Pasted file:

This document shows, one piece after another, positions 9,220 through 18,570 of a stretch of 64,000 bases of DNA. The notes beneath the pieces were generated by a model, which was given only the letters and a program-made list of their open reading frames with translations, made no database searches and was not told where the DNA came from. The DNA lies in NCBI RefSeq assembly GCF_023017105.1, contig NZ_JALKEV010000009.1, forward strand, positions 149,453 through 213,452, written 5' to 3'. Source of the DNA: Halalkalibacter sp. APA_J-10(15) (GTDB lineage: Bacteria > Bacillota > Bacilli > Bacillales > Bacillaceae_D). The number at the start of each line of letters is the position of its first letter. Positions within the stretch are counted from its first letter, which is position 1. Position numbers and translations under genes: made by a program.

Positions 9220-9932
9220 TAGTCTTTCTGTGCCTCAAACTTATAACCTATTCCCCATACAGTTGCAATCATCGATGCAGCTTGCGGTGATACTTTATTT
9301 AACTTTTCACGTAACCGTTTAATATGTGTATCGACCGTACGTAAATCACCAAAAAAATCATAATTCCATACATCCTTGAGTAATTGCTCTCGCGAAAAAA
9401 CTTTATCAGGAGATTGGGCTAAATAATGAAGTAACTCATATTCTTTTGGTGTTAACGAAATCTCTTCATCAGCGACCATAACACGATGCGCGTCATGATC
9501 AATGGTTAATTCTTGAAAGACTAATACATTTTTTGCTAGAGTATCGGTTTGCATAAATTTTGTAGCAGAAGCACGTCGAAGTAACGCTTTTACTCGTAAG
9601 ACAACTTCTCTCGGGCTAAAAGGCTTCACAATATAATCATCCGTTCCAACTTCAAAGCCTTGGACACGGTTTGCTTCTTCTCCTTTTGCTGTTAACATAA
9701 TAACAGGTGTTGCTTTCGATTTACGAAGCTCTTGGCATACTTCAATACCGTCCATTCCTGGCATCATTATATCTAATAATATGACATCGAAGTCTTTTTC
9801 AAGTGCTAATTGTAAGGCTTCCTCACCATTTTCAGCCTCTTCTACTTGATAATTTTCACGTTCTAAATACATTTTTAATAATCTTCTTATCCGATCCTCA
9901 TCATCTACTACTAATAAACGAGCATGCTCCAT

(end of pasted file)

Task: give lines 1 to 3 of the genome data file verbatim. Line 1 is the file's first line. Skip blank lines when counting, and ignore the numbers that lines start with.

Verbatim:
This document shows, one piece after another, positions 9,220 through 18,570 of a stretch of 64,000 bases of DNA. The notes beneath the pieces were generated by a model, which was given only the letters and a program-made list of their open reading frames with translations, made no database searches and was not told where the DNA came from. The DNA lies in NCBI RefSeq assembly GCF_023017105.1, contig NZ_JALKEV010000009.1, forward strand, positions 149,453 through 213,452, written 5' to 3'. Source of the DNA: Halalkalibacter sp. APA_J-10(15) (GTDB lineage: Bacteria > Bacillota > Bacilli > Bacillales > Bacillaceae_D). The number at the start of each line of letters is the position of its first letter. Positions within the stretch are counted from its first letter, which is position 1. Position numbers and translations under genes: made by a program.

Positions 9220-9932
9220 TAGTCTTTCTGTGCCTCAAACTTATAACCTATTCCCCATACAGTTGCAATCATCGATGCAGCTTGCGGTGATACTTTATTT